It was no coincidence, Goyeneche said, that the spike in drug-fueled murders of the mid-1990s was slashed when then-New Orleans Police Superintendent Richard Pennington created a multi-agency gang task force – a partnership between local, state and federal policing – to identify and capture the leaders of the most violent drug gangs.
“When Pennington was hired as chief, he said, ‘If I can’t reduce the number of homicides by 50%, I need to be fired,’” Goyeneche said.
A growing sense of urgency once again, 25 years later, is upon us, he said. Since 2019, homicides are up 97%, shootings up 156% and armed robberies up 49%. Carjackings (309% increase) are exploding.
From the policing perspective, Goyeneche said the NOPD had between 1,250 and 1,300 officers in 2019; today, the force is down to about 1,000, all while the city “is supposed to have police staffing of about 1,500 officers.”
For the last two years, the Metropolitan Crime Commission has called for pay raises to help with recruitment and retention. On the day Linda Frickey was dragged to her death, the department welcomed a class of 18 police cadets; meanwhile, 40 officers had left the force from January through March.
But that’s just one spoke of the criminal justice wheel. After investing millions of dollars in crime cameras around the city, the City Council in 2020 voted to ban the use of facial recognition technology that would help police identify potential perpetrators.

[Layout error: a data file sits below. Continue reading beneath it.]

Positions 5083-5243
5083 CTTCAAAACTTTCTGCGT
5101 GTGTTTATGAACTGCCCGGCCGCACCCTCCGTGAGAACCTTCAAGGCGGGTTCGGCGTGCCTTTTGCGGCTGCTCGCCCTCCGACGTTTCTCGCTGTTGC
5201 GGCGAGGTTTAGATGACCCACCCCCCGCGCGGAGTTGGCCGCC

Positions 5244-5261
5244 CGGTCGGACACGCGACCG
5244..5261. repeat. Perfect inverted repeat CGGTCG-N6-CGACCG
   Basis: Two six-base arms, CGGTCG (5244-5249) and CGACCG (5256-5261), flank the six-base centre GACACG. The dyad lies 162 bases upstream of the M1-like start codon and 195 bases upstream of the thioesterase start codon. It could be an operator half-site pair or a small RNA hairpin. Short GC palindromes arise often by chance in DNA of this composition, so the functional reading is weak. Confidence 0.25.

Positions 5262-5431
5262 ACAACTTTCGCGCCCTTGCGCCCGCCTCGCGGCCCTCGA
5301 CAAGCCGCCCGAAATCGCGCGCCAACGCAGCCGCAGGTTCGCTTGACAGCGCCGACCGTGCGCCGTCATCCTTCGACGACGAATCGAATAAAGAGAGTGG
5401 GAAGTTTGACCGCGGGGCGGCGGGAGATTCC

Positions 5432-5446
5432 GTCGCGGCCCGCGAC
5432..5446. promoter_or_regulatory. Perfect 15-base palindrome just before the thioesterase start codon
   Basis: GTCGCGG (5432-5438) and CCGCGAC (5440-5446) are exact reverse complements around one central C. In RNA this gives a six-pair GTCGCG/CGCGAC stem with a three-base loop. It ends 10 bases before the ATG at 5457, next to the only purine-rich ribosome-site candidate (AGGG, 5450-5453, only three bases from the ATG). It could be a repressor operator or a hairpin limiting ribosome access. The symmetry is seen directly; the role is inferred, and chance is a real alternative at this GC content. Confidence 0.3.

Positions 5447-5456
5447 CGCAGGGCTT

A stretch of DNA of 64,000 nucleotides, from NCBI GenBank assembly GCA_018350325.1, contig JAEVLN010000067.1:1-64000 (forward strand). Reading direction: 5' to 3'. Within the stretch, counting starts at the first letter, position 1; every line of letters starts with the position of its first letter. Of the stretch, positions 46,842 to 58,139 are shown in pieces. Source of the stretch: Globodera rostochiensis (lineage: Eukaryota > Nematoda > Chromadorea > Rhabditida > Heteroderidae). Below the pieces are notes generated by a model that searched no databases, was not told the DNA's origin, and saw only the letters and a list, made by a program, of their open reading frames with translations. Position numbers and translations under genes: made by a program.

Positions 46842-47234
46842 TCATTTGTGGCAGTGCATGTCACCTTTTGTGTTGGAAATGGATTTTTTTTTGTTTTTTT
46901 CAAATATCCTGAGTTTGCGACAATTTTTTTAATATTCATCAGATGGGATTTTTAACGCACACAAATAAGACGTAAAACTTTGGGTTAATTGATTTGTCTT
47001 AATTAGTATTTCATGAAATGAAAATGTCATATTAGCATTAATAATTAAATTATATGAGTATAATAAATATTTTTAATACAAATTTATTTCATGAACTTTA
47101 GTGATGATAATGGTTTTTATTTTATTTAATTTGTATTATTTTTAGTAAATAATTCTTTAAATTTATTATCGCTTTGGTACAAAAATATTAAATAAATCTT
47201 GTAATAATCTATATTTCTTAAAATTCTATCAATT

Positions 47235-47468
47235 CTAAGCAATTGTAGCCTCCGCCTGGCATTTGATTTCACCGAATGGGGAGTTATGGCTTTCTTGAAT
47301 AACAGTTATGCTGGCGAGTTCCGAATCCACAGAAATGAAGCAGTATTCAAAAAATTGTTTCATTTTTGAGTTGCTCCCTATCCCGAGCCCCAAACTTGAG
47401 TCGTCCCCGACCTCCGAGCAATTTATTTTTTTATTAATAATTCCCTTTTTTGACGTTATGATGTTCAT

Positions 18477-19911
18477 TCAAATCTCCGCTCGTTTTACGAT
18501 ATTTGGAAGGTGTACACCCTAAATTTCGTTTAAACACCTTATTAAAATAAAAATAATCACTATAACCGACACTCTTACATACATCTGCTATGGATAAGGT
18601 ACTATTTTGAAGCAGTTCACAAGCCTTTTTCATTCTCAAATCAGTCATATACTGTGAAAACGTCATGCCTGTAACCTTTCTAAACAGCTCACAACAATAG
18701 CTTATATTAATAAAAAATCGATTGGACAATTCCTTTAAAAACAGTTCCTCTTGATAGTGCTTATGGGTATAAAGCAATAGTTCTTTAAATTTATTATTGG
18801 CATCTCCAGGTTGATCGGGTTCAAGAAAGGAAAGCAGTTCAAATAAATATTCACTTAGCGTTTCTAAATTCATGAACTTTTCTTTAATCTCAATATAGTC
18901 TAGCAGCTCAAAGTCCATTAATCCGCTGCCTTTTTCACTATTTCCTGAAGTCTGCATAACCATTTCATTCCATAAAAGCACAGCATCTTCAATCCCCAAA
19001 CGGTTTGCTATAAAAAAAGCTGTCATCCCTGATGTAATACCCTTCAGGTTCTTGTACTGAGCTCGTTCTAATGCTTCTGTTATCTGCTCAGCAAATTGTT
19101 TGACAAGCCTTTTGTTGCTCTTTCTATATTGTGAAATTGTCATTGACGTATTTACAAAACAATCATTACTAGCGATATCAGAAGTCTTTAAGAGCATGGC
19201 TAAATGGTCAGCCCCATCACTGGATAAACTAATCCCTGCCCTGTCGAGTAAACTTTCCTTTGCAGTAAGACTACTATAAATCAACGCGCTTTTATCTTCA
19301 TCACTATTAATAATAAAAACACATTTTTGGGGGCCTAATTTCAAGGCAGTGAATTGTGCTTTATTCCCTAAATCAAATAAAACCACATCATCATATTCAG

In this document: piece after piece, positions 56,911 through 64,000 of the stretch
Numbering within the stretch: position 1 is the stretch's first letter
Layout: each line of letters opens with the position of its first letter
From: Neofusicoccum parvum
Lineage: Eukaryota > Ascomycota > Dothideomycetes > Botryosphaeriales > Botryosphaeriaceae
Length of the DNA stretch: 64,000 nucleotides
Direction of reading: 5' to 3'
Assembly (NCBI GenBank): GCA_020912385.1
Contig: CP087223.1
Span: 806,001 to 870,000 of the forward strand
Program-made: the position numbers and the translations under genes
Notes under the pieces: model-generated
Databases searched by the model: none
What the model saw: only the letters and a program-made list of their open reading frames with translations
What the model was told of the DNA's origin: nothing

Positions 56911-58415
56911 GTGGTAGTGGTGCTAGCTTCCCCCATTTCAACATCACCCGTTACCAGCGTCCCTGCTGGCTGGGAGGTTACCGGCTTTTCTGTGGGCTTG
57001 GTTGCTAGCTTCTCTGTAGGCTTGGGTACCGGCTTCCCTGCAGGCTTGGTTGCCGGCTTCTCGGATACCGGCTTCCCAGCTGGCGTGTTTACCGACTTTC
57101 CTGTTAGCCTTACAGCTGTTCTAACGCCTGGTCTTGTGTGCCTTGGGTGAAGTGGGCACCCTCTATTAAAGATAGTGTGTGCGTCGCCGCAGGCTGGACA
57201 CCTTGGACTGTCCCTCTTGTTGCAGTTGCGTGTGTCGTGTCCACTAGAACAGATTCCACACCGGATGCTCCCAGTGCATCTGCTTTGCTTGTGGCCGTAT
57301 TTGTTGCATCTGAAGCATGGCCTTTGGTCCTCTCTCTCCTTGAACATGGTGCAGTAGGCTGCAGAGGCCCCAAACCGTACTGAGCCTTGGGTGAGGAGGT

Goyeneche said the facial recognition would not be enough to make an arrest, but it would “allow police to focus on a suspect to see if they could develop probable cause to go before a judge to get an arrest warrant.”
As for the criminal justice system, Goyeneche said he has heard the argument that “no one wants to see marijuana smokers arrested and held in custody.”
“But what the public doesn’t realize is that the police department, for probably five years or so, hasn’t been arresting marijuana offenders,” he said. “They’ve been issuing summons in lieu of making arrests.”
Goyeneche hopes the statistics his agency has provided about the large number of inmates sprung from jail on “701 releases” – a circumstance in which a felony suspect is released because the district attorney has failed to bring charges within a prescribed period of time – has led to a recent tightening of those rules.
Public scrutiny and public outrage are the only things that will compel action, Goyeneche said, noting, sadly, that in the most recent elections, the district attorney and the Orleans Parish sheriff were elected in low-turnout runoffs after receiving the support of no more than 18% and 12% of registered voters, respectively.
That kind of voter apathy has to end, because it is the only thing that will protect others such as Linda Frickey and Portia Pollock.
“I tell this to people all the time: ‘You’re the power, and you don’t realize it,’” Goyeneche said. “This is not a divisive issue. It’s not about race; it’s not about political affiliation; it’s not whether you are blue or red, rich or poor or black or white. It’s a universal, uniting fact. Everyone wants to feel safe. And it’s not unreasonable for the electorate to expect the executive, legislative and criminal justice officials to use their tax dollars and take into consideration the safety of the people. If you don’t care enough to go vote, then you’re going to get what you’ve always received.”
That is, murder, to avoid having to pay for a tank of gas.